Re: [EFM] Half-duplex deferral for MAC-PHY rate matching andcomp atibility with existing silicon
Vlad, Steve, and All,
I would like to just make a pointer to the presentations by George
Ginis recently that multiple coordinated lines may enable (say
2 or 4 "bonded" lines) 100 Mbps at ranges well beyond a km, so
there may very well be data suggesting that 100 Mbps is an
excellent EFM rate for which to have duplex interfaces
(of any sort that is appropriate). Basically, a lot more than
200-300 ft is possible, and replacement of the last segment
of copper by fiber is still extremely expensive. Some data
has been presented to support that and would contradict what
is suggested below.
At 07:23 PM 12/11/2001 -0500, Vladimir Oksman wrote:
> I would support Steven's idea. For a full duplex 100 Mb/s customer
> fiber will probably work better. I would like to notice that the expected
> aggregate capacity of a VDSL link with loop length zero is close to 100
> Mb/s. The first hundreds feet will already reduce it significantly.
> If we really consider a business case with a distance of 200-300
> ft, I would look for a fiber solution.
> > Arthur,
> > Our experience has shown that the half duplex method is the safest way
> and works with most MACs. The CRS can always be used to control the flow
> of frames from the MAC to the PHY, even at all the different rates
> proposed for EFM copper objectives.
> > The only drawback is the "limitation" of 100Mbps. This can be overcome
> with most MACs using a flow control message (802.3x). This method is not
> watertight and not all MACs process this in a timely fashion so buffers
> are needed in the PHY. The case of an EFM PHY working above 100Mbps will
> most likely only happen in very short range loop aggregation scenarios
> when there are multiple lines going to a business customer. I expect
> fiber to be used in these cases so creating a new MAC seems unnecessary.
> > I propose the following engineering tradeoff:
> > 1. Use of the half duplex method for most modes of operation. This
> covers all rates up to 100Mbps aggregate.
> > 2. Usage of flow control, combined with the appropriate buffers, in the
> rare cases of rates above 100Mbps.
> > A third option is to create a jump in supported service rates from
> 100Mbps half duplex to 100Mbps full duplex.
> > Steven
> > -----Original Message-----
> > From: Rich Seifert [mailto:rich@xxxxxxxxxxxxxxx]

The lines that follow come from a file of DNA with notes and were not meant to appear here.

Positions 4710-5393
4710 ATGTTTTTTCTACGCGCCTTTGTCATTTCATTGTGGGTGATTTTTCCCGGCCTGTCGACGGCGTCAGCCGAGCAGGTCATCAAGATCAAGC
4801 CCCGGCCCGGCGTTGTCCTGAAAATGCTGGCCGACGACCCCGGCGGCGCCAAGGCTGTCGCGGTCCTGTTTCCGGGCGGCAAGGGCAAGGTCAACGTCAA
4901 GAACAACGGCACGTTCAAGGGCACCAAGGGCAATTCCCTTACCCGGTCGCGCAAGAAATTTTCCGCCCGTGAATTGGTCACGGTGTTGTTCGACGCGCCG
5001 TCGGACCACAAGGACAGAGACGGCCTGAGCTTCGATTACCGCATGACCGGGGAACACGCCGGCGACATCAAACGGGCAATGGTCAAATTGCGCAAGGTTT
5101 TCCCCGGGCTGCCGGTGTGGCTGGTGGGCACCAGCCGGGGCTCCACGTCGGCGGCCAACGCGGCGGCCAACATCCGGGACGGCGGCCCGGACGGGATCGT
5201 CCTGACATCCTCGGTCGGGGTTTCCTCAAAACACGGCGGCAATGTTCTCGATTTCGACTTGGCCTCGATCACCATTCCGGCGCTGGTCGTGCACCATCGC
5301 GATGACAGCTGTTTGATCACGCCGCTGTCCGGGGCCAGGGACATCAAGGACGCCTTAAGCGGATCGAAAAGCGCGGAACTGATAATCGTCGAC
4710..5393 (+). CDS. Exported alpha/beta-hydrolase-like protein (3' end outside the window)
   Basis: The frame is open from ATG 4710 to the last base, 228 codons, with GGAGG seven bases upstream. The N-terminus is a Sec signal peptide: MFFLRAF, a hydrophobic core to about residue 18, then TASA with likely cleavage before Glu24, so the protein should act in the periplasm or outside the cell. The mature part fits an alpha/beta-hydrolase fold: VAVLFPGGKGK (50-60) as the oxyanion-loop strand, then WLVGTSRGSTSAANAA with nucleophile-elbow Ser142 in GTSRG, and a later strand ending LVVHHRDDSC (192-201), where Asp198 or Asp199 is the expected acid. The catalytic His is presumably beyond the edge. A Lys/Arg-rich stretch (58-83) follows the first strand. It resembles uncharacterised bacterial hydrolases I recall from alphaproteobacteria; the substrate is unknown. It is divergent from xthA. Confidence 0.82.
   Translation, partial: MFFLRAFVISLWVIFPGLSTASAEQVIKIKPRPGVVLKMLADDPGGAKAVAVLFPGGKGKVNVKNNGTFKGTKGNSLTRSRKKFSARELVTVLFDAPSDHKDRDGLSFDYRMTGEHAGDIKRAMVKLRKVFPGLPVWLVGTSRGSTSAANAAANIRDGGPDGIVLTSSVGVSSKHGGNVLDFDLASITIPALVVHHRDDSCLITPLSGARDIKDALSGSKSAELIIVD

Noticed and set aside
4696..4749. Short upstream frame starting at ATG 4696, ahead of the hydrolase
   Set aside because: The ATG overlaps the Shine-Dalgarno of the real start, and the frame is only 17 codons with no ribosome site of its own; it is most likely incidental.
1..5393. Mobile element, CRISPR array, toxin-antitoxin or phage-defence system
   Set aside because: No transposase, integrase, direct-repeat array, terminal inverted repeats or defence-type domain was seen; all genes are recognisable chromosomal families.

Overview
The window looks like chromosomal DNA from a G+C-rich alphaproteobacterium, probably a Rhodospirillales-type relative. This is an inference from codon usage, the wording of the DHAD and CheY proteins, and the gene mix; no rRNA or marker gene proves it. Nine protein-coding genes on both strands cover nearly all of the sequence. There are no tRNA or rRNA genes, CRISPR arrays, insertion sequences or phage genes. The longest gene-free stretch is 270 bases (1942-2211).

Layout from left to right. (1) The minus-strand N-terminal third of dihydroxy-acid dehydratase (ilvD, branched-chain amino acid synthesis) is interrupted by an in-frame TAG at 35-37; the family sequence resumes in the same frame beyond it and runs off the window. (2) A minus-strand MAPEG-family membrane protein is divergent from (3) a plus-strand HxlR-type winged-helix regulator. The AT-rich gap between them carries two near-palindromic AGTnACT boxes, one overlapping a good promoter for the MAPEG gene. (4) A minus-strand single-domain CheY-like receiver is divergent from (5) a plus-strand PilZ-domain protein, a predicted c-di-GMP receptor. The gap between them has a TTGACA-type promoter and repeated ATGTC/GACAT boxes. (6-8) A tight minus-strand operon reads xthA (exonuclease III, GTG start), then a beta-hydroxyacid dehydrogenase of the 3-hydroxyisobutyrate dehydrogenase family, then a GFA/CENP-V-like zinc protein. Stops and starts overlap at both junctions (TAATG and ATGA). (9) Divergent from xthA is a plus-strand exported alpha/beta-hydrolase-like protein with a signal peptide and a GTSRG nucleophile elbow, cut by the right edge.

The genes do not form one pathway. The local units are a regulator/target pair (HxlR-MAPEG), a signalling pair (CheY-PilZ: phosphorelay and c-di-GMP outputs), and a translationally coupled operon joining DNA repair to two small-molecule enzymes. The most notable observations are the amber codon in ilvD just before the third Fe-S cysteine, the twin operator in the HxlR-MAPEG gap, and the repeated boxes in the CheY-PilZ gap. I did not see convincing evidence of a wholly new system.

> > Sent: Monday, December 10, 2001 7:25 PM
> > To: Behrooz Rezvani; 'Arthur Marris'; 'Shimon Muller';
> > Subject: RE: [EFM] Half-duplex deferral for MAC-PHY rate matching and
> comp atibility with existing silicon
> > At 7:17 AM -0800 12/10/01, Behrooz Rezvani wrote:
> > >Arthur,
> > >
> > >As I mentioned in our conference call we need to support data rate greater
> > >than 100 Mbps in total. As I have been listening to you, Rich and
> Shimon, I
> > >gather that there is a way to operate the MAC such that we can exceed the
> > >half duplex rate.
> > Operating at data rates in excess of 50 Mb/s (full duplex) would be
> > problematic with the system being proposed so far. Since it is
> > predicated on a single, 100 Mb/s MAC operating in half-duplex mode,
> > the combined transmit+receive rate cannot exceed 100 Mb/s; this is
> > the equivalent of a 50 Mb/s symmetrical full-duplex PHY.
> > In order to operate at greater data rates, one would need to use a
> > Gigabit MAC operating in half-duplex mode. Such MACs are relatively
> > rare; indeed, even if they exist, the use of half-duplex GbE is more
> > theoretical than practical--there are no GbE repeaters in commercial
> > use. It is not even clear that such MACs work properly in half-duplex
> > mode.
> > In addition, it is not possible to aggregate multiple 100 Mb/s MACs
> > when operating in half-duplex mode. The current Link Aggregation
> > standard restricts aggregation to full-duplex links only.
> > >Note that VDSL PHY is full duplex system, and it can transmit and receive
> > >independently.
> > >
> > I suspect that EFM will want to operate over a variety of PHY types
> > and speeds. Rather than trying to cobble all of these systems to some
> > pre-existing MAC chips (which I agree may provide some short-term
> > benefit), perhaps it would be wiser in the long run to define a
> > full-duplex MAC with a variable (quasi-static) data rate.
> > --
> > --
> > Rich Seifert Networks and Communications Consulting
> > rich@xxxxxxxxxxxxxxx 21885 Bear Creek Way
> > (408) 395-5700 Los Gatos, CA 95033
> > (408) 395-1966 FAX
John M. Cioffi
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